Armin Schwarz Technical inspection: You've simply got to be there! The city of Ensenada on the Pacific coast on the northern Baja California, 120 kilometres south of the US border, has much to offer: Mediterranean climate, beaches, great wine,...
Technical inspection: You've simply got to be there!
The city of Ensenada on the Pacific coast on the northern Baja California, 120 kilometres south of the US border, has much to offer: Mediterranean climate, beaches, great wine, deep sea fishing, whale watching, huge waves for daring surfers - and a couple of times a year the mega-party of the Baja desert races. Ensenada is where we take off for the Baja 250, 500 and the famous Baja 1000.
But before the trucks and Buggies, motorbikes and quads are sent out into the desert, everyone has to go through the technical inspection. And because the Americans more than anyone have understood that motorsport is a spectator sport, they turn the technical inspection into a great part of the show.
Every team has to push their car - or whatever else they are competing with - over a set route through the city. Many thousands of fans and of its 250,000 inhabitants line the route. The pushing can take between four and five hours. Time enough for a good chat, to talk a bit of shop or to have a drink or a bite to eat. Like I said - a true festival!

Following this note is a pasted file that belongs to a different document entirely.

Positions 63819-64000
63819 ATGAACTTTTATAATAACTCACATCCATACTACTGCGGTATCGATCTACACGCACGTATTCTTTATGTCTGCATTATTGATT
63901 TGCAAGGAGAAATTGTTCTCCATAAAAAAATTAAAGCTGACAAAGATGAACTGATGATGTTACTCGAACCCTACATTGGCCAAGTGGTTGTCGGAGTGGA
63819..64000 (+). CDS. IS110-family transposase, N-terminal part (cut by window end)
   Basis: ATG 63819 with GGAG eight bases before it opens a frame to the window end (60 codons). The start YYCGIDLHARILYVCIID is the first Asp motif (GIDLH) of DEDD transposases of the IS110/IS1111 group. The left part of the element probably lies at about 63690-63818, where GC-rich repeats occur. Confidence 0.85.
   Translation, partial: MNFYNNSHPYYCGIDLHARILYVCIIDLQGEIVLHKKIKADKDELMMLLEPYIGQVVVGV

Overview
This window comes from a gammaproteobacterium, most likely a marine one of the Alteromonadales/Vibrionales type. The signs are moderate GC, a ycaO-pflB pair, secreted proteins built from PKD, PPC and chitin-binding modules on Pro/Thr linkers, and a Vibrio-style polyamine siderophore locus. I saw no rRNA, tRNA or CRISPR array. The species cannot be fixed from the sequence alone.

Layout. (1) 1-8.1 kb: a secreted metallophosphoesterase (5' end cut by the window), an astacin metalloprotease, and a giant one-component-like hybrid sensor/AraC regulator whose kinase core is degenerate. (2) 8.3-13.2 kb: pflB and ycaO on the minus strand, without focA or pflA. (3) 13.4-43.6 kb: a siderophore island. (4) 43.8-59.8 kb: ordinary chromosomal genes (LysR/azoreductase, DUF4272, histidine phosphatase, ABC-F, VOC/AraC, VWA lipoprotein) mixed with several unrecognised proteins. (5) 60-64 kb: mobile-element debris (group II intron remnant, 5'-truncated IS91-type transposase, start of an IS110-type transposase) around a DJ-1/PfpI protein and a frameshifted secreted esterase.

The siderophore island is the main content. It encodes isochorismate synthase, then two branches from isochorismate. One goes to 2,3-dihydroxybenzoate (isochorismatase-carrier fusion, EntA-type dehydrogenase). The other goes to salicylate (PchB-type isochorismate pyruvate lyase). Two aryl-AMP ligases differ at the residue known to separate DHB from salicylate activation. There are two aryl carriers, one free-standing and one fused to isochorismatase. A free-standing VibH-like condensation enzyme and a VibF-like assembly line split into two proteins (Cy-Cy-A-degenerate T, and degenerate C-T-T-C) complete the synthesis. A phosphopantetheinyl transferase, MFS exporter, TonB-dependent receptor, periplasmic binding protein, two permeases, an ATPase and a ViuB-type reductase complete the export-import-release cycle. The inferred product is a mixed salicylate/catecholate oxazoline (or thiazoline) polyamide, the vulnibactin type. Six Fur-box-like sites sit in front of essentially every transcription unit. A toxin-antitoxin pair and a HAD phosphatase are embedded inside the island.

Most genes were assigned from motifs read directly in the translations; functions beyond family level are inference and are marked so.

During the inspection only two drivers and two mechanics stay with the car, which carries a placard with the chassis number. Corresponding to the number, the chassis manufacturer - in our case Jimco - has lodged a pass with the organisers. This is valid for ten years. If the number matches then part two of the inspection can begin.
The inspectors test the brake lights, seats, harnesses, fire extinguisher, overalls and helmet. The inspection committee are not interested in the engine because its more or less free except for the prohibition of surcharging with a turbo or compressor. Even with the smaller engines they don't check the capacity. There trust amongst the offroad racers. The engine is only opened if someone takes off like a scorched cat - like recently Winokurov in the Tour de France...
For the administrative paperwork you should bring plenty of time, too - around three to four hours. We all stand in a queue to verify our membership in the SCORE Club, which costs $US75 and includes the permission to contest the Baja 1000 and 500 as well as all other SCORE races. Then our driver details are checked, we receive our starting number, and of course we are invited to the after race party.
Even during all the paperwork it's not all official. It's about networking, sharing ideas, fostering the camaraderie amongst all competitors in this fantastic race series, which uniquely combines utmost professionalism with a relaxed atmosphere and a large dose of community feeling.
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-credit: Armin Schwarz